Hank Greenberg: Yes. And it’s been successive. Look at Eric Schneiderman. He resigned earlier this year when it came out that he had abused several women. And this was after he came out so strongly against other men accused of the same thing. To me it demonstrates hypocrisy and abuse of power.

Schneiderman followed in Spitzer’s footsteps in leveraging the Martin Act against numerous corporations to generate multi-billion dollar settlements.

R&I: Starr, however, continues to thrive. You said you’re at 3,500 people and still growing. As you continue to expand, how do you deal with the challenge of attracting talent?

Hank Greenberg: We did something last week.

On September 16th, St. John’s University announced the largest gift in its 148-year history. The Starr Foundation donated $15 million to the school, establishing the Maurice R. Greenberg Leadership Initiative at St. John’s School of Risk Management, Insurance and Actuarial Science.

Hank Greenberg: We have recruited from St. John’s for many, many years. These are young people who want to be in the insurance industry. They don’t get into it by accident. They study to become proficient in this and we have recruited some very qualified individuals from that school. But we also recruit from many other universities. On the investment side, outside of the insurance industry, we also recruit from Wall Street.

R&I: We’re very interested in how you and other leaders in this industry view technology and how they’re going to use it.

Hank Greenberg: I think technology can play a role in reducing operating expenses. In the last 70 years, you have seen the expense ratio of the industry rise, and I’m not sure the industry can afford a 35 percent expense ratio. But while technology can help, some additional fundamental changes will also be required.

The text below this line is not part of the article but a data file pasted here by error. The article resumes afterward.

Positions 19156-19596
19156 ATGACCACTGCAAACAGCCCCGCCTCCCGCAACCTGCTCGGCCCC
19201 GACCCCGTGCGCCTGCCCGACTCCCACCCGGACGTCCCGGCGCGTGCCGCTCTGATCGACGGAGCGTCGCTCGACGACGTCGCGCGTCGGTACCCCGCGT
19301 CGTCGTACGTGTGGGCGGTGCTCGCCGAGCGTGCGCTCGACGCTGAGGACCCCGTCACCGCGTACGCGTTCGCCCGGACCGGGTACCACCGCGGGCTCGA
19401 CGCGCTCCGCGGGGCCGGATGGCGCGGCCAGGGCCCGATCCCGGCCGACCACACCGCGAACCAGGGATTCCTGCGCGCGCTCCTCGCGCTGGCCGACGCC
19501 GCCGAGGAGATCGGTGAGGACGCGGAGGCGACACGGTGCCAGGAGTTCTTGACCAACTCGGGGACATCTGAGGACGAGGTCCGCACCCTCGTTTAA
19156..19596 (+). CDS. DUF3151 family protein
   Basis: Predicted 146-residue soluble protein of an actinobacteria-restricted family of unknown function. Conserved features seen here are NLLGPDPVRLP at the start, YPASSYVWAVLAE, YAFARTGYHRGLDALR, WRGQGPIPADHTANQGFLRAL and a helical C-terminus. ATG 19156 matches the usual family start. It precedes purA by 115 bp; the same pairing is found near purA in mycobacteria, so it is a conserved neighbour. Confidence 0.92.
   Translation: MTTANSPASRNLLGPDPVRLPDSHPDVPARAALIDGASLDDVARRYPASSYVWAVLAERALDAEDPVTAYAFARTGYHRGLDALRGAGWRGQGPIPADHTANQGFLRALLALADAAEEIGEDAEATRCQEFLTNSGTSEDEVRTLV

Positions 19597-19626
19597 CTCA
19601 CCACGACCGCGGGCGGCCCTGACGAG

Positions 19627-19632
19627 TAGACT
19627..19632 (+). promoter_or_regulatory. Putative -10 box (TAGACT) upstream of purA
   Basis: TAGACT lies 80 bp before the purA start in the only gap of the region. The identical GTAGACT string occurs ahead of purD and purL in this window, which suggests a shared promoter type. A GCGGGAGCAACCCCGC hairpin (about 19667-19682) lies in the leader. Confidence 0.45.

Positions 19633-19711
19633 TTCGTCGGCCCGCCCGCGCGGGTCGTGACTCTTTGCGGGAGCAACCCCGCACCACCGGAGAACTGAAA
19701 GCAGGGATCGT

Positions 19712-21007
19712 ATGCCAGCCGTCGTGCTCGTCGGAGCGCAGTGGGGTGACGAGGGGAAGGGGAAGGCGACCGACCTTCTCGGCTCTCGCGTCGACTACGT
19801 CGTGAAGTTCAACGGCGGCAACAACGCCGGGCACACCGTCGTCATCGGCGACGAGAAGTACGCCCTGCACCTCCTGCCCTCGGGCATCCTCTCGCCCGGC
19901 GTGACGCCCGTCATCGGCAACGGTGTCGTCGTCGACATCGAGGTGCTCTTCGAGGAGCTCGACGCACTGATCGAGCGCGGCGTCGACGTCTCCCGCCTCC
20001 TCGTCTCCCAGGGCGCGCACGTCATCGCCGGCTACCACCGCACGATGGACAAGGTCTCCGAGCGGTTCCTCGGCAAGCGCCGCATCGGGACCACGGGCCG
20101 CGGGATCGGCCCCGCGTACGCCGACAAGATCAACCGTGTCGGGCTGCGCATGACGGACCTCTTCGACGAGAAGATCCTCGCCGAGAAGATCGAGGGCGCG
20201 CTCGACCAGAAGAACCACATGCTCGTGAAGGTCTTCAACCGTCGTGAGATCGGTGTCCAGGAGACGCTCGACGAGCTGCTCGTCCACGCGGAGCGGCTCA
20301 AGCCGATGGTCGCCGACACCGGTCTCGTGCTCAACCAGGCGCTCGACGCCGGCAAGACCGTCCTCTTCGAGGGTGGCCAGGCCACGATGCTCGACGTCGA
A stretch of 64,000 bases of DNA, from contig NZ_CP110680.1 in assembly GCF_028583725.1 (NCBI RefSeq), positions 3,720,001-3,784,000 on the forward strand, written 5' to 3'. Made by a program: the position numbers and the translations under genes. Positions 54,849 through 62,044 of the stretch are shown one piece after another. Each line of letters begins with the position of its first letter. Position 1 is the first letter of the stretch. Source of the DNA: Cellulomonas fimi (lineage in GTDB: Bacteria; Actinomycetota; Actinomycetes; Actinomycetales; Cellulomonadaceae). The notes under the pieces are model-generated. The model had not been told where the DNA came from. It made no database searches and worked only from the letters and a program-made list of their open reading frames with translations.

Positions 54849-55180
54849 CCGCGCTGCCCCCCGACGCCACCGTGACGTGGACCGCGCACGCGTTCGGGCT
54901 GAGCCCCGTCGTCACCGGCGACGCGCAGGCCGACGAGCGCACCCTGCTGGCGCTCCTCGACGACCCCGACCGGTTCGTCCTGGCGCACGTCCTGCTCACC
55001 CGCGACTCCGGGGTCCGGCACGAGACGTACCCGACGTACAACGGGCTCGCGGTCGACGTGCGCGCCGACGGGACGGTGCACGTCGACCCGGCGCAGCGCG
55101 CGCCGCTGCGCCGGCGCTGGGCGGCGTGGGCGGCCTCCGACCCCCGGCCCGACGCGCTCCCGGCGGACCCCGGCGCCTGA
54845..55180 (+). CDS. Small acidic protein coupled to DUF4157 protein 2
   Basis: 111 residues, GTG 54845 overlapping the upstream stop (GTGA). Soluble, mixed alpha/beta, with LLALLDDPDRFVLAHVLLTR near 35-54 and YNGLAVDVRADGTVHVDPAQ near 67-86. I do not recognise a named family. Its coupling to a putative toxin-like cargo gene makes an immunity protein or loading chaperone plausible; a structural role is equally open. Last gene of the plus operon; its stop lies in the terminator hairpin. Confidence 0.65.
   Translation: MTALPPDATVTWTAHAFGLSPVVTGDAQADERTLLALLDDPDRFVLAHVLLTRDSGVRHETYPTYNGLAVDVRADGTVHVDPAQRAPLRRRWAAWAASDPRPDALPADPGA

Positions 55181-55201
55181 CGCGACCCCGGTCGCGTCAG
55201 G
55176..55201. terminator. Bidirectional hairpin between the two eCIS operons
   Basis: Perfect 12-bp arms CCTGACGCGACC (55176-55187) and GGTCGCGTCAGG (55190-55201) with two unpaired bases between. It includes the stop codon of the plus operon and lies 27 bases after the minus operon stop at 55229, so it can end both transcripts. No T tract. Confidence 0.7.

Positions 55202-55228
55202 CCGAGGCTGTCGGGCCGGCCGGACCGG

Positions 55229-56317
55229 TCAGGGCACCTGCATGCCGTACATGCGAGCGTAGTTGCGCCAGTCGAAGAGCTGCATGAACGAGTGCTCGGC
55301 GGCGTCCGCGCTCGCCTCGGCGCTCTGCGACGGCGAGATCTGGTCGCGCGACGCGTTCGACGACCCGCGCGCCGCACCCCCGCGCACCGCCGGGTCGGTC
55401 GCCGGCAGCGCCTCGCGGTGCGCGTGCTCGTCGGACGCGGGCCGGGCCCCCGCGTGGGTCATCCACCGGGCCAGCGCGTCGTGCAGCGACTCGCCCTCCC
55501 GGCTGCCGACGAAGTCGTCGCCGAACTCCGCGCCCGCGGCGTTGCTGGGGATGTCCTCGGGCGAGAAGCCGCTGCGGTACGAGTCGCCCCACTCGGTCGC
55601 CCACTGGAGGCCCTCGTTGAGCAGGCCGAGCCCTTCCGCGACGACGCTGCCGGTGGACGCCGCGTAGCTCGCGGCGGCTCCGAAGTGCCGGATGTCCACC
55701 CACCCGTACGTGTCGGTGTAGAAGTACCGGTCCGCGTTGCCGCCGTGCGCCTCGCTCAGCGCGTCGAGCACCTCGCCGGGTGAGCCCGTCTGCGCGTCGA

R&I: So as the pre-eminent leader of the insurance industry, what do you see in terms of where insurance is now and where it’s going?

Hank Greenberg: The country and the world will always need insurance. That doesn’t mean that what we have today is what we’re going to have 25 years from now.

How quickly the change comes and how far it will go will depend on individual companies and individual countries. Some will be more brave than others. But change will take place, there is no doubt about it.


More will go on in space, there is no question about that. We’re involved in it right now as an insurance company, and it will get broader.

One of the things you have to worry about is it’s now a nuclear world. It’s a more dangerous world. And again, we have to find some way to deal with that.

So, change is inevitable. You need people who can deal with change.

R&I:  Is there anything else, Mr. Greenberg, you want to comment on?

Hank Greenberg: I think I’ve covered it. &

The R&I Editorial Team can be reached at [email protected]